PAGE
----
For one thing, clean cooking solutions can reduce the time needed for collecting firewoods, cooking and cleaning. Women can spend more time attending schools and engaging in paid work outside families.

For another, clean cookstoves can help fight deforestation and the burning of fossil fuels. An evaluation report suggested that a clean stove is expected to reduce greenhouse gas emissions equal to one ton of carbon dioxide every year.

Awareness to Action

Previous researches on the eco gender gap suggested that women are more aware of environmental protection topics, such as energy use, disposable packaging and household waste separation.

Zhang Miao, founder of Rcubic, a social enterprise providing solutions for waste management, said that more than 70% of their account followers are women. “Women are more concerned about environmental protection overall. Female practitioners and followers take up the majority of almost all environmental issues, at least in China,” she explained.

The disposal and treatment of waste, especially organic waste from the kitchen, could have a direct impact on the environment and result in natural disasters. It is reported that food waste in transportation and consumption alone accounts for 8% of greenhouse gas emissions.

Waste incineration can generate energy, but people are not willing to see a power plant in their neighborhood. Landfill is the cheapest method, but can give rise to environmental issues. Effective recycling is therefore essential to the environment and the climate.

In July 2019, Shanghai implemented its strictest compulsory waste sorting rules. Old trash cans were removed and replaced by unified stations. Domestic waste is required to be categorized into wet garbage, dry garbage, recyclable or hazardous waste.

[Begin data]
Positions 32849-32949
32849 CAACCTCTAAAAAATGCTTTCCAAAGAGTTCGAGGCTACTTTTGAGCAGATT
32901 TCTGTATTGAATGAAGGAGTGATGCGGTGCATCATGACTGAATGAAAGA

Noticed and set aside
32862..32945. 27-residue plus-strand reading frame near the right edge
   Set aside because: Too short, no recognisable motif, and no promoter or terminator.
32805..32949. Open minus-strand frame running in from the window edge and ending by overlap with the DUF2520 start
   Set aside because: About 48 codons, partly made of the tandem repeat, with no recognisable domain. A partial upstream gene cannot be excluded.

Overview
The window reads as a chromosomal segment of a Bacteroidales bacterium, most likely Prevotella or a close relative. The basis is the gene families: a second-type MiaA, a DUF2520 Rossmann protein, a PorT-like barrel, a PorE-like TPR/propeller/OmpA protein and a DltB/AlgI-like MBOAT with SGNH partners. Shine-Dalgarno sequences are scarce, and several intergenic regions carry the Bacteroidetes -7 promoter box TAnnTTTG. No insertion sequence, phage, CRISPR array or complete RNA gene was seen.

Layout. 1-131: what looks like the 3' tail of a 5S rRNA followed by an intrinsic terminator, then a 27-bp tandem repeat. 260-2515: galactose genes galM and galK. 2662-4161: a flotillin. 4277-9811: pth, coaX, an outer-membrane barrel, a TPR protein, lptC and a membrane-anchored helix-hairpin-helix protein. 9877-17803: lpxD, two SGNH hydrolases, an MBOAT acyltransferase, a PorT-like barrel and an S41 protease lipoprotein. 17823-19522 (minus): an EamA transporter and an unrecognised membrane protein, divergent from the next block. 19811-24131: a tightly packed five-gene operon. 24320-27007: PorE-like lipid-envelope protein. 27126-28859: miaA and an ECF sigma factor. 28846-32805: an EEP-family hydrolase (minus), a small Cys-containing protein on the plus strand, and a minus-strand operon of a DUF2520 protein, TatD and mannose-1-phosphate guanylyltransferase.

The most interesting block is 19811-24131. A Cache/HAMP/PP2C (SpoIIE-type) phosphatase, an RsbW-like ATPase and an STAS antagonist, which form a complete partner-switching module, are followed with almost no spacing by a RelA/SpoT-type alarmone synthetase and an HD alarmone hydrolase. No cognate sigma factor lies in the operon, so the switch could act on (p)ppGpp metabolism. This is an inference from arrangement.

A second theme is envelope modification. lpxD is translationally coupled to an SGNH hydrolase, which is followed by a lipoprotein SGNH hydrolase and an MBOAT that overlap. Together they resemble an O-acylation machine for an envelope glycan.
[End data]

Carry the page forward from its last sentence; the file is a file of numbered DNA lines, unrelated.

The policy changed people’s consumption and eating habits in the workplace and households. A report from CBNData showed an increasing demand for garbage disposal units in the kitchen. Young female consumers were the driving force, especially those with children.

“Women are responsible for more household chores and worried about how to deal with waste at home,” Zhang said, “Not only those thrown into trash bins, but also idle items such as old clothes, old toys and old books.” She noted that by handling the trivial matters of a family, women usually have a better sense of waste generated in this process.

Photo Credit: nippon.com

When talking about waste management, the media often refers to successful experiences in Japan. In Kamikatsu, a small town in southwestern Japan, garbage is separated into 45 categories. At a craft center, elderly women make new products out of the discarded materials.

While the Japanese model requires joint efforts ranging from product design to the workforce, it is worth noting that the domestic division of labor also plays an important role. Japanese women contribute much more time and energy after marriage to dealing with household chores, often at the expense of their careers.

Akira Sakano is the chairwoman of Zero Waste Academy, a nonprofit organization driving the waste management policy in Kamikatsu. She acknowledged in an interview with the World Economic Forum that despite community efforts, a 100% zero waste target would not be possible without the bigger system and wider stakeholders.

“It’s important that world leaders now take their turn to make circular economy happen,” Sakano said.

Make a Difference

The Homemakers United Foundation (HUF) is one of the earliest grassroots environmental protection organizations in Taiwan. It was founded by a group of women who first gathered together in 1987 to discuss the waste disposal in households and communities.

Lin Yu-Pei, managing director at the HUF, said that housewives were the major manufacturer and cleaner of household waste, including food waste.

“The perspectives, characteristics and networks of women, especially housewives, have made environmental protection movements in Taiwan more inclusive and cooperative, led to penetrating changes and altruistic and common goals,” she said.

Lin introduced that the solutions chosen by male-dominated departments were influenced by technological governance and mostly relied on incineration or landfill. The women in the foundation focused more on recycling, and they refused to use products that cause harm to people and the environment, so as to solve the problem from the origin.